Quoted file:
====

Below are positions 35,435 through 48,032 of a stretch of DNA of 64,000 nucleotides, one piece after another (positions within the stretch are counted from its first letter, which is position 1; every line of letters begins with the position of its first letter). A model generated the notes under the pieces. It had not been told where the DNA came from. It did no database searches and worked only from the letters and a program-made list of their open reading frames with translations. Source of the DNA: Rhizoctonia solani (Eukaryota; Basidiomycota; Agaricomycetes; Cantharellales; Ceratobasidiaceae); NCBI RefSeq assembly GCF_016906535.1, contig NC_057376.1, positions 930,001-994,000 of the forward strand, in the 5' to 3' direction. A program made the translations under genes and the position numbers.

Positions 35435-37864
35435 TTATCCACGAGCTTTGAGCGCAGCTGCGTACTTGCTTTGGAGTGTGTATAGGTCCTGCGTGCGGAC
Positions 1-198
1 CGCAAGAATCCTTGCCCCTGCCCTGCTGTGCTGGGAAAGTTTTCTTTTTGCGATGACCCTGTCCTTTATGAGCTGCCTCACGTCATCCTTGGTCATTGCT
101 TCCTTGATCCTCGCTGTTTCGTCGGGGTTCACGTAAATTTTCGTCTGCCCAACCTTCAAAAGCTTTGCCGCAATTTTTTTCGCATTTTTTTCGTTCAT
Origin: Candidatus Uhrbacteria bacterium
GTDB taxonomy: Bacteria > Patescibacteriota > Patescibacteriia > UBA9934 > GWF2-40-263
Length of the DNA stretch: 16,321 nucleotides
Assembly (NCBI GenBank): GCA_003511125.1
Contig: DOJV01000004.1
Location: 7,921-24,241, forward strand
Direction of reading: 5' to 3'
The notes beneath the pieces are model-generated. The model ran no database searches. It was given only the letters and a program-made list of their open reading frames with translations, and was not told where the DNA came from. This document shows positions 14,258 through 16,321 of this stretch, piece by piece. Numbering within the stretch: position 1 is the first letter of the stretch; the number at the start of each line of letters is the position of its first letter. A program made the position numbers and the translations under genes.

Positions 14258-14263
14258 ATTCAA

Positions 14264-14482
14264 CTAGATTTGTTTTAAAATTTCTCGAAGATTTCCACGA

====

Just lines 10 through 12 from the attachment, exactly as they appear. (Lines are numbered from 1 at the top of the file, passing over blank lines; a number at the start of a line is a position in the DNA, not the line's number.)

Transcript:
Assembly (NCBI GenBank): GCA_003511125.1
Contig: DOJV01000004.1
Location: 7,921-24,241, forward strand